Fight back on to save St Albans pubs from crippling business rate hike

Vince Cable (centre), Daisy Cooper (to the left of Cable) and Liberal Democrat business rates campai

Vince Cable (centre), Daisy Cooper (to the left of Cable) and Liberal Democrat business rates campaigners from across Hertfordshire - Credit: Archant

The fight is back on to save St Albans pubs from a business rate hike of tens of thousands of pounds.

A coalition of the city’s landlords has reformed the Save St Albans Pubs group to fight the increase, after several of them received new bills.

Landlord of The Boot, Sean Hughes, said: “We’re relaunching the campaign. The Campaign for Real Ale (CAMRA) want a £5K reduction in rates, which is good, but it’s a blanket.

“We’re talking about the south east of England. There are pubs in the country where the rates have gone down because they need support, and that’s great.”

Sean argues the £1,000 discount for properties valued under £100K offered by local councils is insufficient, as pubs like The Boot are valued over £100K.

He’s calculated he will have to sell 22,000 more pints a year to afford the increase.

“There is no incentive for pubs to do well, and they will not survive.”

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The Save St Albans Pubs group will be watching Parliament carefully, especially the autumn budget in November.

At the Liberal Democrat party conference, the party backed a motion by former St Albans parliamentary candidate Daisy Cooper to cap business rate increases for pubs.

Daisy said: “Business rates are not fit for purpose. The re-evaluation has led to an overall decrease in business rates that are payable in the St Albans district, but the muddled and outdated formula raises serious concerns about the level and impact of increases on specific businesses.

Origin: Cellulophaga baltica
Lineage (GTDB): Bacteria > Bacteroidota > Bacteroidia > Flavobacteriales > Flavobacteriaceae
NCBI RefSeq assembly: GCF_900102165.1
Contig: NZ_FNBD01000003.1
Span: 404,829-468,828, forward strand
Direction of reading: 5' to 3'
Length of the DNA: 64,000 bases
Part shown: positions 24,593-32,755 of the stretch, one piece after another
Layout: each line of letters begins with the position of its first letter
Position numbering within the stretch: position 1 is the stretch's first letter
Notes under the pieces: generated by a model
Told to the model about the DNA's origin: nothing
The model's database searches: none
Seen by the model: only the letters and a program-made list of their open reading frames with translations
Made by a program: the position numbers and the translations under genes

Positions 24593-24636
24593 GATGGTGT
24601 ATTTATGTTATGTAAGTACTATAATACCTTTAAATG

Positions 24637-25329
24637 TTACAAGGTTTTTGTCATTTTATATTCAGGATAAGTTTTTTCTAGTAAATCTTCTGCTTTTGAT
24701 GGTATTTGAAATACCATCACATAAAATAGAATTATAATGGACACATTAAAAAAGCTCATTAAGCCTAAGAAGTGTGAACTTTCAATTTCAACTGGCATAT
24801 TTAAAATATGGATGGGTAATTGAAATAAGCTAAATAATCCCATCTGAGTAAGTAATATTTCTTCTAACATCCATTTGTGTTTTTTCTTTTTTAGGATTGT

“It cannot be right that the overall rates for Amazon’s nine warehouses has gone down by £140,000, while the bill for many sole traders and St Albans businesses has gone up.

“It is absurd that business rates are linked to the rise in property prices not actual profitability or success.

“That’s why Liberal Democrats will campaign to allow local authorities to trial a different form of tax, based on the value of land not property prices, which would be a great equaliser.

“This new policy would give our local pubs and our many other small businesses the protection they need from these devastating and unfair changes.”

St Albans Labour group said they would also support a cap on business rate increases for pubs.

The party expressed its concern a rise of above 10 per cent would undermine the sustainability of some businesses.

Labour councillor Roma Mills said: “We have a great deal of sympathy for the pubs. We are also concerned about the impact on those schools and NHS facilities which also face above inflation rate increases.”

Meanwhile, St Albans MP Anne Main has used her parliamentary platform to protect St Albans pubs.

She has met with several publicans to discuss the issue, and has spoken to communities secretary Sajid Javid.

She said: “If we want to ensure the future of our historic British pubs, the government must look carefully at the business rates re-evaluation.”

This week is the 2017 St Albans beer and cider festival, where both CAMRA and Save St Albans Pubs will relaunch their campaigns.

CAMRA has said drinkers will pay the price of the increase in closed pubs and expensive rounds.

A government spokesman said: “The British pub is a national treasure and we’re backing communities that want to protect and run their local.

“We’ve already provided more than 9,000 pubs with a £1,000 discount on their businesses rates bill as part of our £435 million package of support for businesses. In addition, both pubs and their customers have saved over £2 billion since 2013 thanks to changes to alcohol duty.”